And in the absence of Mr Right, or even Mr He'll Have To Do For Right Now, I've felt I had no choice but to follow the single mum route, stressful, demoralising and devastating though it's been at times, because to miss out on this experience feels like denying my very identity.
More than sex, gender, race or religion, I feel defined by the maternal instinct that has coursed through me my entire life.
My decision to "go it alone" sprang from my own secure family circumstances.
I'm one of a large brood of children born to happily married parents, and the notion of "family" has been at the core of our upbringing.
I knew that any child I was lucky enough to bear would join a sprawling band of close-knit relatives, and while always being different in one aspect, would at least know it was loved and protected by a host of aunties, uncles, cousins and grandparents.
We're staying with my parents for the festive season so I can recuperate from the surgery. Millie's already enjoying her grandmother's undivided attention and and her grandfather's rapt adoration.
Acutely aware of the importance of a consistent male, as well as female, role model in the life of a child, my lovely dad declared early on in my pregnancy his intention of being closely involved in my baby's life in as many ways as possible. I couldn't be more delighted or grateful, and I revel in the new lease of life my circumstances have offered this 75-year-old man.
Of course, I'm aware that nothing can replace a real, fulltime, hands-on father. Looking down at my not-quite-two-week- old daughter now, slipping off my breast mid-feed, drunk on milk, her eyes rolling upwards, a secretive smile on her lips (wind, apparently) and smelling of sweet, yeasty shortbread, my heart lurches at the thought that perhaps, one day, she may resent my decision to deny her a parent.
It's impossible to guess how she'll react to her situation five, ten or 15 years from now, so I can only do my best, which is to provide her with the safe, comfortable, loving environment that I know is within my means. And in the meantime, hope I can find Mr Thank Goodness I Waited For This One very, very soon.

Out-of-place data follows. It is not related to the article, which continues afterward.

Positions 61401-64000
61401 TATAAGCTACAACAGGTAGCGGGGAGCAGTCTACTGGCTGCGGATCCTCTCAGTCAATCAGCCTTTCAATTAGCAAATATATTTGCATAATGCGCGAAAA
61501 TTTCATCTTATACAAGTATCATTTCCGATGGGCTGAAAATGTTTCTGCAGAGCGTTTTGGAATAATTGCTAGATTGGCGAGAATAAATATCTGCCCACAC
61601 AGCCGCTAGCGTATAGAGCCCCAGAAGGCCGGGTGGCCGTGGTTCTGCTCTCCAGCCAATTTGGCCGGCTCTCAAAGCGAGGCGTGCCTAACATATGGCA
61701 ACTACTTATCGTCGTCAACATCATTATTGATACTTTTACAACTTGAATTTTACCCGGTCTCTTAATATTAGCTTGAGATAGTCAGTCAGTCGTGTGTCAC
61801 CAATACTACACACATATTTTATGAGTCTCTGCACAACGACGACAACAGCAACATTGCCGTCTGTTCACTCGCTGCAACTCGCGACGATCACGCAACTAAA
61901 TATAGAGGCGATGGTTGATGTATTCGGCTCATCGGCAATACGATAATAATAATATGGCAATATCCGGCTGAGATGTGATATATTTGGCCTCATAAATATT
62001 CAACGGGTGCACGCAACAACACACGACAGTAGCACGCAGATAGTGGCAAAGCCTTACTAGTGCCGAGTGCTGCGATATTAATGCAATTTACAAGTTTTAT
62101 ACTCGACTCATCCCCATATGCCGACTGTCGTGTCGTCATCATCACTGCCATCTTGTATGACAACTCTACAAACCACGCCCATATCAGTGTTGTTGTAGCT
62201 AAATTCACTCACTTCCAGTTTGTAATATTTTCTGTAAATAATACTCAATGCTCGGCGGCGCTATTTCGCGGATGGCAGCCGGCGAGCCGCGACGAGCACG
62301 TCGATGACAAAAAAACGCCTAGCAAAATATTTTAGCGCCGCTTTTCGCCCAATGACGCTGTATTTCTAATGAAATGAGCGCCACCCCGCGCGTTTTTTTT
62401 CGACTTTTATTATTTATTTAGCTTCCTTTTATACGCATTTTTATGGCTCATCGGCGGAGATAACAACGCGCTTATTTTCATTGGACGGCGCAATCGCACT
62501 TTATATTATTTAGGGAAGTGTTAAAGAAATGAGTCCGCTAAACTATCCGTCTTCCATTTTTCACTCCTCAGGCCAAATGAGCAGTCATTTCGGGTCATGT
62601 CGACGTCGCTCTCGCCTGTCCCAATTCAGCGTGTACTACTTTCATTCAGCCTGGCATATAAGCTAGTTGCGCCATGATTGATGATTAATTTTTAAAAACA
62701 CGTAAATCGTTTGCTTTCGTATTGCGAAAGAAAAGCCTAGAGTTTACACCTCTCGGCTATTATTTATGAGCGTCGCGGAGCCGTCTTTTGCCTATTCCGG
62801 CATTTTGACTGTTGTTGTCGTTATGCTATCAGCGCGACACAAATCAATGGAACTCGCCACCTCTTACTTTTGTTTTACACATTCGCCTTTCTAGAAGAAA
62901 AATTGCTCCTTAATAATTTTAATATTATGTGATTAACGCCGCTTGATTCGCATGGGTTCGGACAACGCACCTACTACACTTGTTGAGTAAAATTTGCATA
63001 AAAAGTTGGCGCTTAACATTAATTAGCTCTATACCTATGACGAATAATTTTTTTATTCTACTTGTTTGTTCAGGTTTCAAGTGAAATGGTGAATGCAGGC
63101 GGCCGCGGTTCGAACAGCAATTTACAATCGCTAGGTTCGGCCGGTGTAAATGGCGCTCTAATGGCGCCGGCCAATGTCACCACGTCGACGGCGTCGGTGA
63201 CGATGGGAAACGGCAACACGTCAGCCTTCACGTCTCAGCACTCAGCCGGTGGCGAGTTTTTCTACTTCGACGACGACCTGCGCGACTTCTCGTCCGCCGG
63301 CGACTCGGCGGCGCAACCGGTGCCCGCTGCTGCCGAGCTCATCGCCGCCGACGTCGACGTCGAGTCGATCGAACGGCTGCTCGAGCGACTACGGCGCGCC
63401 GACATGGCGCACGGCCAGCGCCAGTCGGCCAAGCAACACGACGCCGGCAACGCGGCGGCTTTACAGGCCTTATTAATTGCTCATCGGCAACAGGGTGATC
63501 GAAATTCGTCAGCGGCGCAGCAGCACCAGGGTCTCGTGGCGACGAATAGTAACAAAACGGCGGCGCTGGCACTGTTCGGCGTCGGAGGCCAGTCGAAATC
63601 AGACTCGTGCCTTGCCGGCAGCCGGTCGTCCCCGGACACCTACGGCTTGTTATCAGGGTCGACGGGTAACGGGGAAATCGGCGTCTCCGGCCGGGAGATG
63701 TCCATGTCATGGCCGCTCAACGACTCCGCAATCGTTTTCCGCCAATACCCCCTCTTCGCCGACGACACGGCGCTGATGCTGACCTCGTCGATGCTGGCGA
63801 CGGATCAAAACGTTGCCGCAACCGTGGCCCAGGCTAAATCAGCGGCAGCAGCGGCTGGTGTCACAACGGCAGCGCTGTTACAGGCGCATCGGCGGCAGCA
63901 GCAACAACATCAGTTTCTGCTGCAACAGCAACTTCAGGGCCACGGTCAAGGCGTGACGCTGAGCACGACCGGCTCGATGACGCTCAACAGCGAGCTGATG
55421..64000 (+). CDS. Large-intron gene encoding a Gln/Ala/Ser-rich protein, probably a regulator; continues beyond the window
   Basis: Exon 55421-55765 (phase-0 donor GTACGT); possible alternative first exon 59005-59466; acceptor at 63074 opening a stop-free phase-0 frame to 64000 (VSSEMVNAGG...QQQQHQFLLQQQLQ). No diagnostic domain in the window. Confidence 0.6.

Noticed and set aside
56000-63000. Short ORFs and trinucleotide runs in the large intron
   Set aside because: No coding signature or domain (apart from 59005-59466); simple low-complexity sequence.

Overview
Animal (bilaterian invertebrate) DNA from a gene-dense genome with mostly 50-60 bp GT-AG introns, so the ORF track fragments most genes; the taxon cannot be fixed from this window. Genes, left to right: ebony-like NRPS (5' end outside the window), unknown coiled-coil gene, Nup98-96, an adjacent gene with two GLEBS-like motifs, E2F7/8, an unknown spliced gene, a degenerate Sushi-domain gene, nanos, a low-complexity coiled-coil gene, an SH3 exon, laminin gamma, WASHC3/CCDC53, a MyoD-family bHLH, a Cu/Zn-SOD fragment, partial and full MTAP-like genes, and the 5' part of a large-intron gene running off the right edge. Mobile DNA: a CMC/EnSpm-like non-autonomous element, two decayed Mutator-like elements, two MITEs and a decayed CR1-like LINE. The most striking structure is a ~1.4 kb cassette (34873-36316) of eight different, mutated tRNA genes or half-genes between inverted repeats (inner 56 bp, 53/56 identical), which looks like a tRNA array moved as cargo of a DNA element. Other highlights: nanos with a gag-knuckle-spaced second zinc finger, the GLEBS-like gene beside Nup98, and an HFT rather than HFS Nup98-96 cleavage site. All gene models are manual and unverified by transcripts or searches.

This has been a Christmas of joy like no other I've known.
Bouncing my first-born on one knee and balancing a plate of turkey and trimmings on the other, I look around at the mass of cousins and toys and leftover lunch littering the lounge floor and feel the first real sense of peace I've known for the past decade.
Surrounded by my siblings and their partners, my mum and dad, and what feels like a sea of love for our most special arrival, a part of me feels sure everything will work out fine in the end. (Tiring, sure - but fine.)
And while statistically I bear the grim-sounding tag of "single mother," imbued with its woeful connotations of struggle and deprivation, I don't feel single at all. I belong to a family; a large and fantastic group of people who have welcomed my Millie with open arms and hearts.
What a great end to the year, and a fabulous start to a new life.
Of course, I'll never forget the five, little, nearly-babes whose heartbeats flashed for such a short time inside me.
My first pregnancy - identical twins - ended reluctantly and heartbreakingly with a termination after the foetuses were diagnosed with a rare but fatal condition. My second was when when the foetus died at around nine weeks, and my third - identical twins again - was destined to end in miscarriage, again at around nine weeks.
It's a strange, somewhat surreal experience to have carried so many hearts in one body, and yet never encounter their souls. I'll always wonder why they didn't make it and why this little treasure did, and why I had to embark on such a heartbreaking journey to achieve something so fundamentally basic to human existence.
But I guess I just have to accept and rejoice the fact that Millie Rae Janson was "meant to be." And was one hundred per cent meant for me.